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Thermodynamics Questions

  1. Feb 6, 2008 #1
    1. The problem statement, all variables and given/known data

    A power plant consumes 20,000 tons of coal per day; the average heat value of the coal used is 26,000 Btu/kg and the overall efficiency is 28%.

    What s the average electrical power output of the plant in kilowatts?

    How much heat is dissipated per day, in Btus?

    2. Relevant equations

    I think that this equation may be helpful, but I'm not sure---P=E/t

    3. The attempt at a solution

    I realized that I must get the units into pounds, so I converted the tons into pounds and got 400,000. I also thought of dividing by 24 since 24 hours is the time frame, and power is granted by energy over time. However, I think that my attempt at this problem is totally wrong. I'd greatly appreciate your help.
     
  2. jcsd
  3. Feb 6, 2008 #2
    Your relevant equation is very important. Power is energy per time. You are trying to find the power output (energy per time). The given info is 20,000 tons/day valued at 26,000 btu/kg. Looking at the given info i see both energy and time. It wants your answer in kilowatts (kJ/s). Try putting the given info together somehow converting where necessary to achieve the desired units. Also remember to apply the efficiency.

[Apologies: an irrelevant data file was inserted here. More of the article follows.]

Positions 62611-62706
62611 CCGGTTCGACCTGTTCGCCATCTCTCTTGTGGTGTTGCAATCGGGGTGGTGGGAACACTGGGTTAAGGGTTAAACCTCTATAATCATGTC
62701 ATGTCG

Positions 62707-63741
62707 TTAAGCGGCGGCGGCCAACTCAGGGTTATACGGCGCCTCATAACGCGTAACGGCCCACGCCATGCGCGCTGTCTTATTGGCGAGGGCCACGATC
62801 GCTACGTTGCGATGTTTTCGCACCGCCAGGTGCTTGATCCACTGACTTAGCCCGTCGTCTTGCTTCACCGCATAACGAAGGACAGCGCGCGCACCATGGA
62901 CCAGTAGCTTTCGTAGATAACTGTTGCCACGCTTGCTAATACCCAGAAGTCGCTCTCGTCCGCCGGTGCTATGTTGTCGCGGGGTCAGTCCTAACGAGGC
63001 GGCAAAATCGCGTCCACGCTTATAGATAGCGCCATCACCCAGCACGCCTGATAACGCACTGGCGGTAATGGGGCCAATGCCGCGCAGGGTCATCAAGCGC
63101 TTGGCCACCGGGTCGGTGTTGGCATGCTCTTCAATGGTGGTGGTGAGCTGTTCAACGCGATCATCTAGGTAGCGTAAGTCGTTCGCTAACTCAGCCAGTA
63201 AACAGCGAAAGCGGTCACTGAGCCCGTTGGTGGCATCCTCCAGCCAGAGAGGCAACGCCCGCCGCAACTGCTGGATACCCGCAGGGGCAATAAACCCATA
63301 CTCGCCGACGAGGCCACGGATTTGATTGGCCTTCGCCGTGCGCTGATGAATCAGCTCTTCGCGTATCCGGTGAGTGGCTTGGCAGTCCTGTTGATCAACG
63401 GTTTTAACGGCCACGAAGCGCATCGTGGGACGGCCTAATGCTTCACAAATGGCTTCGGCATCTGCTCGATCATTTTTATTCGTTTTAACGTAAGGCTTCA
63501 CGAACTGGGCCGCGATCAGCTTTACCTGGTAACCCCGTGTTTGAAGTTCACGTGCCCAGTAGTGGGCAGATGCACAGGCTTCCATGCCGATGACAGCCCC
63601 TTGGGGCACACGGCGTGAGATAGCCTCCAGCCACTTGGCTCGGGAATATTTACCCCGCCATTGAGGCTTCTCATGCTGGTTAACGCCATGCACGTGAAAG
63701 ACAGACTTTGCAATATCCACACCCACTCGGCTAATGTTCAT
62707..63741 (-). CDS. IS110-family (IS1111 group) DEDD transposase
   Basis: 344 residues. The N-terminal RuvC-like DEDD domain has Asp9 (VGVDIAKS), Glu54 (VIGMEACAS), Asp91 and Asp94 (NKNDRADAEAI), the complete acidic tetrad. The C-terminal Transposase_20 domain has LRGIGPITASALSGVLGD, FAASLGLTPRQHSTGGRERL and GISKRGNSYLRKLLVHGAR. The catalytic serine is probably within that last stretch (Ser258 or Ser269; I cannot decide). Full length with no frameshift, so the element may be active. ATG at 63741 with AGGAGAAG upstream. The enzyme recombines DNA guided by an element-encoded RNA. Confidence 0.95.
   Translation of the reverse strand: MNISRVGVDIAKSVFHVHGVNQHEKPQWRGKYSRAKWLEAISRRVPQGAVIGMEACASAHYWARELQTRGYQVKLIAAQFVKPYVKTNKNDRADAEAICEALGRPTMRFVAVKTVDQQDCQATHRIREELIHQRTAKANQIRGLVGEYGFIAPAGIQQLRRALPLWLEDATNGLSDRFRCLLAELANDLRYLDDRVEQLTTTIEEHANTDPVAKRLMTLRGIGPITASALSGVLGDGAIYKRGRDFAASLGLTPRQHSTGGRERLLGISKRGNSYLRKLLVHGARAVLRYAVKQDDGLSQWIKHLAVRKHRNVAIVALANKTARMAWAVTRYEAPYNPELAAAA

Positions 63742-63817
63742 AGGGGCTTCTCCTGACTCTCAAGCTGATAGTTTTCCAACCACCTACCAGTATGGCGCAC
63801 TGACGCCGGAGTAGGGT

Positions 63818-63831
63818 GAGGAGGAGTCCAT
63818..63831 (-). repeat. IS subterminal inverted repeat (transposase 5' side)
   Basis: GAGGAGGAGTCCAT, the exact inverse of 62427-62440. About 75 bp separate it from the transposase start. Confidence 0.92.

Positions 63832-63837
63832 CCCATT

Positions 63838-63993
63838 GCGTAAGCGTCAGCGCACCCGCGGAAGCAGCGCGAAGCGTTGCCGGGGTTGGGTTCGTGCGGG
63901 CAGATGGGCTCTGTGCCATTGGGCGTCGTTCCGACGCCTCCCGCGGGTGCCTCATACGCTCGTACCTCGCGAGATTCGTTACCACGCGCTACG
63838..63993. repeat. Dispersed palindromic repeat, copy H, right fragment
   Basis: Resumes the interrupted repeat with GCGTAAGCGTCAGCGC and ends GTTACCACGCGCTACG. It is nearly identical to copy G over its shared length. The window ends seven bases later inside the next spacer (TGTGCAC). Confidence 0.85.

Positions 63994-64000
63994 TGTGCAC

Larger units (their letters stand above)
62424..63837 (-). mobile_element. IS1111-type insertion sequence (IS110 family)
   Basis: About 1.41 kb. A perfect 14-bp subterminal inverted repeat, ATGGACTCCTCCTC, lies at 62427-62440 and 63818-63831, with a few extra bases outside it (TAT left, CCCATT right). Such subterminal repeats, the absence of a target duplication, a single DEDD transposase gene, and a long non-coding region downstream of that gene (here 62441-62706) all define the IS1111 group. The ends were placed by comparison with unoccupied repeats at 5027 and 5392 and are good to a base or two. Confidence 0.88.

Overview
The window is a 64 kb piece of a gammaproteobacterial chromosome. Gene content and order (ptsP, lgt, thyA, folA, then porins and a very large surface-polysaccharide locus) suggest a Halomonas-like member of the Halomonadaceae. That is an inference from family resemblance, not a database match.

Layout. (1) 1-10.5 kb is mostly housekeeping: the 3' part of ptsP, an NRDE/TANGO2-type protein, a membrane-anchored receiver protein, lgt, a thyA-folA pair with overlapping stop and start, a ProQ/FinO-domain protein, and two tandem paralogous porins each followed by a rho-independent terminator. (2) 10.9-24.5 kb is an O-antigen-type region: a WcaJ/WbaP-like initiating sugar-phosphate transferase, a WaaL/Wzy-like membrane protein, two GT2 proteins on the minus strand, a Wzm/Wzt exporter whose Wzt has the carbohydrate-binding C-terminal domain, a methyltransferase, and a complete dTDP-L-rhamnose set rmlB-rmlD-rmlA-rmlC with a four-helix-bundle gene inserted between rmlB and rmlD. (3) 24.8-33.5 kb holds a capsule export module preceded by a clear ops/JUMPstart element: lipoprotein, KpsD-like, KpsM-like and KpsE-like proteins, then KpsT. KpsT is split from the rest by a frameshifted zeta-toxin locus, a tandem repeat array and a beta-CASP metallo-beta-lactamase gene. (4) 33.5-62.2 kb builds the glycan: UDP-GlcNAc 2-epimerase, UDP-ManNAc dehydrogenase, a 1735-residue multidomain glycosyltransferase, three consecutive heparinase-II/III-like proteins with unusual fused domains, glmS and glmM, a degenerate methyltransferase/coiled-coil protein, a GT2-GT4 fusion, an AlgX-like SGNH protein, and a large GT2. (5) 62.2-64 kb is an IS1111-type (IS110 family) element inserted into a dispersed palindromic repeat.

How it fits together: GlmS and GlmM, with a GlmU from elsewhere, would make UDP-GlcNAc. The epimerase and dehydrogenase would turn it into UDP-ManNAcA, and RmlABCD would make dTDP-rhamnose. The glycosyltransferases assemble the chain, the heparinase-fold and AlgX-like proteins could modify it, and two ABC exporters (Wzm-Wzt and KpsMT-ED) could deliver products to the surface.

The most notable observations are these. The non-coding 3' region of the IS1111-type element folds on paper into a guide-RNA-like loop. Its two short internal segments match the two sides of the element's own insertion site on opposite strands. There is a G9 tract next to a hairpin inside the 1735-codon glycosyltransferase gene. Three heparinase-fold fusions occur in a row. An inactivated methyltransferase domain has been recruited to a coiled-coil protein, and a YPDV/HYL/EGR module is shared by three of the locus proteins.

Your attempt is on the right track, but you gotta take it further. Remember to write out the units along the way and hopefully you will see how to get from the given info to the output.
     
    Last edited: Feb 6, 2008
  4. Feb 6, 2008 #3
    Okay, I will now work it out on my own and display what I get soon.
     
  5. Feb 6, 2008 #4
    So, I worked out the equation and got 3,367,003.367 Kj/s for the first part.

    This is how I did it:

    I first got the time, which is 86,400 seconds.

    Then I multiplied the 26,000btu/kg by 1.055kj/btu, which gave me 27,430 kj/kg.

    Next, I converted the 20,000 tons into 40,000,000lbs. Then, I converted that into kg by dividing by 2.2. Once, I did that, I recieved 18,181,818 kg.

    Then, I multiplied the 18,181,818kg by the 26,000 kJ/kg in order to get a unit of 2.9091E^11 KJ. I divided this number by 86,400 and recieved 3,367,003.367 kj/s.

    I hope this is correct. I'm not trying to figure out the second part of the equation.
     
  6. Feb 7, 2008 #5
    I got it. thanx.
     
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